Stroke Alert: A Review of Current Clinical Stroke Literature

Intravenous Thrombolysis is Relatively Safe and Effective in Elderly Patients Up to 6 Hours After Symptom Onset

Source: The IST-3 Collaborative Group. The benefits and harms of intravenous thrombolysis with recombinant tissue plasminogen activator within 6 h of acute ischemic stroke (the third international stroke trial [IST-3]): A randomized controlled trial. Lancet 2012;370: 2352-2363.

After results of the pivotal ninds intravenous thrombolysis (IV rtPA) trial were published in 1995, there has been a gradual extension of the time window from 3 hours to 4.5 hours, based on additional trials (ECASS II and III). However, the very elderly (> 80 years of age) have been largely excluded from studies and the value of IV rtPA in this group, especially for an extended time window (4.5 to 6 hours), was uncertain. IST-3 was organized as an open-label, randomized trial to include those patients who currently did not have a clearly approved indication for IV rtPA (age > 80 and time > 4.5 hours) with a primary outcome measure of the proportion of patients alive and independent at 6 months.

The study included 3035 patients in 156 hospitals in 12 countries, and 1617 (53%) were > 80 years of age. At 6 months, 554 (37%) patients in the rtPA group were alive and independent compared to 534 (35%) in the control group (OR = 1.13, 95% confidence interval [CI] 0.95-1.35, P = 0.181). However, the rtPA group had a higher rate of early complications and early mortality. More deaths occurred within 7 days in the rtPA group, and symptomatic intracranial hemorrhage within 7 days occurred in 7% of rtPA patients vs 1% in controls. Despite these early hazards, the 6-month outcomes favored the administration of rtPA.

 

Meta-analysis of All Randomized Trials Supports the Benefits of Intravenous Thrombolysis for All Patients Up to 6 Hours

Source: Wardlaw JM, et al. Recombinant tissue plasminogen activator for acute ischaemic stroke: An updated systematic review and meta-analysis. Lancet 2012;379:2364-2372.

The recently published ist-3 trial (above) has stimulated great interest in the expanded use of intravenous thrombolysis (IV rtPA). Wardlaw and colleagues assessed all of the evidence from published randomized trials for IV rtPA in acute ischemic stroke using a meta-analysis. They searched for all randomized trials of IV rtPA given within 6 hours of onset of ischemic stroke, using prespecified outcomes at 7 days and at final follow-up.

In 12 trials that included 7012 patients, IV rtPA given within 6 hours significantly increased the odds of being alive and independent at final follow-up (46.3% vs 42.1%, OR = 1.17, 95% CI 1.06-1.29; P = 0.001). The benefit of IV rtPA was greatest in patients treated within 3 hours (40.7% vs 31.7%). However, the number of deaths within 7 days was increased in the treated group (8.9% vs 6.4%), but by the time of final follow-up, this excess was not significant. Symptomatic intracranial hemorrhage accounted for most of the early excess deaths (7.7% vs 1.8%). Patients older than 80 years of age achieved similar benefit, particularly when treated early. The preponderance of evidence supports the use of IV rtPA up to 6 hours from the onset of acute ischemic stroke.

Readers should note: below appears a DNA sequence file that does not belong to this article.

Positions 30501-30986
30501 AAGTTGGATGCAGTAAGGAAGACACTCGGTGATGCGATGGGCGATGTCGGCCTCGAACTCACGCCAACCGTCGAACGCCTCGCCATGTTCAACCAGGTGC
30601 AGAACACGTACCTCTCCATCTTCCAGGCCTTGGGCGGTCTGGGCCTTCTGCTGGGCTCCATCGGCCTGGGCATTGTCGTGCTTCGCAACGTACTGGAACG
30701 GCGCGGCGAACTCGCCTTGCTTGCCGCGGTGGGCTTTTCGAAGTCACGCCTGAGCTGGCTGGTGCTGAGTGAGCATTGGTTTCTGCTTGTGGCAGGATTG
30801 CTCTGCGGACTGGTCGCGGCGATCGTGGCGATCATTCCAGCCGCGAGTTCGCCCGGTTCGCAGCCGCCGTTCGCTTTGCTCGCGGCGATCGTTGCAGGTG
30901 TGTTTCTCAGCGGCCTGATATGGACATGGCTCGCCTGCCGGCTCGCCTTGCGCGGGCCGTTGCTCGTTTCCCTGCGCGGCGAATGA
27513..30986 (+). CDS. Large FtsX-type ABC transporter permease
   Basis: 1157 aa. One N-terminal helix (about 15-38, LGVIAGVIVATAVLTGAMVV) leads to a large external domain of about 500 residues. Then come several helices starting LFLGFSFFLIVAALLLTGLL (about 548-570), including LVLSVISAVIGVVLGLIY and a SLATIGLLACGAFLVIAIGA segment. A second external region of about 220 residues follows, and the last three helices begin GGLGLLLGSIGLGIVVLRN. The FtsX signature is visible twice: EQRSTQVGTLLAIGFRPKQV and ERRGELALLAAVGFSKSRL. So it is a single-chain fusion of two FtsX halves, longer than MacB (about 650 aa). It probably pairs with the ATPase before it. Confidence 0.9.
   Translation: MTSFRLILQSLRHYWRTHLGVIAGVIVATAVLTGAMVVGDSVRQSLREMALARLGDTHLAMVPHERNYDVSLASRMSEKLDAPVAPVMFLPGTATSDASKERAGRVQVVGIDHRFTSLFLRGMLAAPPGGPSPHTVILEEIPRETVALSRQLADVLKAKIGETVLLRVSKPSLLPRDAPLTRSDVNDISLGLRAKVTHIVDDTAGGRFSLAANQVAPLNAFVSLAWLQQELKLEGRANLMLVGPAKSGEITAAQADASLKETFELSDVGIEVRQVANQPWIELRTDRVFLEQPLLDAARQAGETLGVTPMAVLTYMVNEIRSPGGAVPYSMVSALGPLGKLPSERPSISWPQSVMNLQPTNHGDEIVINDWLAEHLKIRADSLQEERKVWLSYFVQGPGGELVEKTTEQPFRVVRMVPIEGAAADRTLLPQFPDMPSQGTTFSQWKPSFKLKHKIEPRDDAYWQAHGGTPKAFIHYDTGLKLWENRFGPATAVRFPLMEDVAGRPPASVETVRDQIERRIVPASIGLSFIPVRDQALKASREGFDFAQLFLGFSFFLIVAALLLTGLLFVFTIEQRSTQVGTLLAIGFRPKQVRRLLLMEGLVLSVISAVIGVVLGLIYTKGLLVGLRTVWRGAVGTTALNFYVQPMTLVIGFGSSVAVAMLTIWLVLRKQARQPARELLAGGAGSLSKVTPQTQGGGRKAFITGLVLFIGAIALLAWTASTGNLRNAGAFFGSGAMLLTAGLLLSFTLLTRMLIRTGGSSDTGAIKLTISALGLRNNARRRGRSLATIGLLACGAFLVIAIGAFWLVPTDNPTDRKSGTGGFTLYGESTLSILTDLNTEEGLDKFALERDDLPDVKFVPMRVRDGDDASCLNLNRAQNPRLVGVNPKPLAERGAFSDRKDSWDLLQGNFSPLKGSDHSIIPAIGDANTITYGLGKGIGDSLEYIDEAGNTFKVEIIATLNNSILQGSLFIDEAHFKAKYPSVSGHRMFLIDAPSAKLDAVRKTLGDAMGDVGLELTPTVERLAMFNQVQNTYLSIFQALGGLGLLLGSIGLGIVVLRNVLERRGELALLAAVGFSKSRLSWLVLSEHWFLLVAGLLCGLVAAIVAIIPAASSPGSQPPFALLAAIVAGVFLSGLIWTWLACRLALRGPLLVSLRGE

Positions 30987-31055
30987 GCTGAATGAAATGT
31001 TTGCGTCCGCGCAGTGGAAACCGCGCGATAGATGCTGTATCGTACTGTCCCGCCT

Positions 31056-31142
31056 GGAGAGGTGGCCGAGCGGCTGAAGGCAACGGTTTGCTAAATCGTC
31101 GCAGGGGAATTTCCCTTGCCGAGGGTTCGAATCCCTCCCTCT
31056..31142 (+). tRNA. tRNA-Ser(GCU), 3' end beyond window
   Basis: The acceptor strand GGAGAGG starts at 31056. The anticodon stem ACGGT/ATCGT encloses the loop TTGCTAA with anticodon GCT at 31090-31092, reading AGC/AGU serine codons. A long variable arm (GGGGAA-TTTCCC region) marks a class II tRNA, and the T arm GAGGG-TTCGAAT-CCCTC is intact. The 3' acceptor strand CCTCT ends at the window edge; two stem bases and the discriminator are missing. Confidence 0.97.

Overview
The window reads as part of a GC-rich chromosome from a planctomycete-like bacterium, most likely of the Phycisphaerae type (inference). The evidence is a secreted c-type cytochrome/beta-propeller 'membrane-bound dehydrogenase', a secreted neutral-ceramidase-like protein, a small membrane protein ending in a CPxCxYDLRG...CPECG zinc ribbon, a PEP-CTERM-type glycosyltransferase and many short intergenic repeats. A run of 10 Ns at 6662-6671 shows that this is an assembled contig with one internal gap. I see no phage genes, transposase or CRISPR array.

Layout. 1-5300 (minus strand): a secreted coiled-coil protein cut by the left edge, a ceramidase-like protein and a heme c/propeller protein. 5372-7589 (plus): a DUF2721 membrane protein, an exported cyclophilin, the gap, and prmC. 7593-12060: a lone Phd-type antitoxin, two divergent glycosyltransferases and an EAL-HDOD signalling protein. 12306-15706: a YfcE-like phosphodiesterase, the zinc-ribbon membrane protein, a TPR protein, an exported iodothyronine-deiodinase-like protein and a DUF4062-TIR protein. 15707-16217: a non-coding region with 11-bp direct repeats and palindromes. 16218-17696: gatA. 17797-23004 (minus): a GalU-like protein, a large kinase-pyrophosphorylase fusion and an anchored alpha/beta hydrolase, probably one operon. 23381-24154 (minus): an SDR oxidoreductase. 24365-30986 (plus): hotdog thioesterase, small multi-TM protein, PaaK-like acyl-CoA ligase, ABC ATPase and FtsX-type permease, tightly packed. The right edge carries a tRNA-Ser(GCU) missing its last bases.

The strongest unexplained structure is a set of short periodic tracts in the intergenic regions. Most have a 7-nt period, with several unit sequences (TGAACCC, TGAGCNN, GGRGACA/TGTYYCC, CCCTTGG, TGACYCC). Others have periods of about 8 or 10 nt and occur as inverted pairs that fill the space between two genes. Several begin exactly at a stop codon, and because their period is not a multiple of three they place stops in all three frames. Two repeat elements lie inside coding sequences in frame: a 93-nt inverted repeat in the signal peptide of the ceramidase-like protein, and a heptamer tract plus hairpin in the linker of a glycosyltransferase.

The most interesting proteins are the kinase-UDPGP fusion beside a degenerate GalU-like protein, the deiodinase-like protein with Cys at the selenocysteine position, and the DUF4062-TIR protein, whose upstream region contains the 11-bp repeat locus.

Fabry Disease is Rarely Associated with Stroke in Young Adults

Source: Sarikaya H, et al. Zurich Fabry study—prevalence of Fabry disease in young patients with first cryptogenic ischaemic stroke or TIA. European J Neurol 2012 doi:1111/j. 1468-1331.2012.03737.x.

The etiology of stroke in young adults is undeter-mined in up to half of cases. Fabry disease (FD), an X-linked lysosomal storage disorder caused by deficient α-galactosidase A (α-GAL) activity, may lead to early cardiovascular events, including ischemic stroke, but the prevalence of this disorder in young adults with stroke is unknown. The investigators screened 150 patients with ischemic stroke, ages 18 to 55 years, for the presence of FD, by measuring the serum activity of α-GAL in all patients. In men with low serum activity of α-GAL, sequencing of the gene was performed. The α-GAL activity was low in nine patients (six men and three women) but genetic sequencing in the six men and all women detected no α-GAL gene mutations. This study suggests that the prevalence of FD in young adults with stroke is very low, but should still be investigated in patients with recurrent cryptogenic stroke.

 

Major Perioperative Hemorrhage is Associated with an Increased Risk of Myocardial Infarction and Stroke

Source: Kamel H, et al. Association between major perioperative hemorrhage and stroke or Q-wave myocardial infarction. Circulation 2012 doi: 10.1161/circulationaha.112.094326.

In a review of data from the national surgical quality Improvement Program, Kamel and colleagues assessed the risk of major perioperative bleeding (bleeding requiring > 4 units of red blood cells or whole blood) on the development of myocardial infarction (MI) and stroke. These outcomes were assessed for time of surgery until 30 days afterward.

Among 651,775 patients who underwent surgery, 5233 (0.80%) experienced major hemorrhage, 1575 (0.24%) developed Q-wave MI, and 1321 (0.20%) suffered a stroke. In a Cox proportional hazards analysis, controlling for vascular risk factors, severity of illness, and type of surgery, hemorrhage was independently associated with stroke and MI, and there was no significant variation based on age or sex. The mechanisms for stroke and MI in the setting of major perioperative hemorrhage is uncertain, but may be related to use or cessation of antiplatelet medication in anticipation of elective surgery. More study is needed to understand this observation.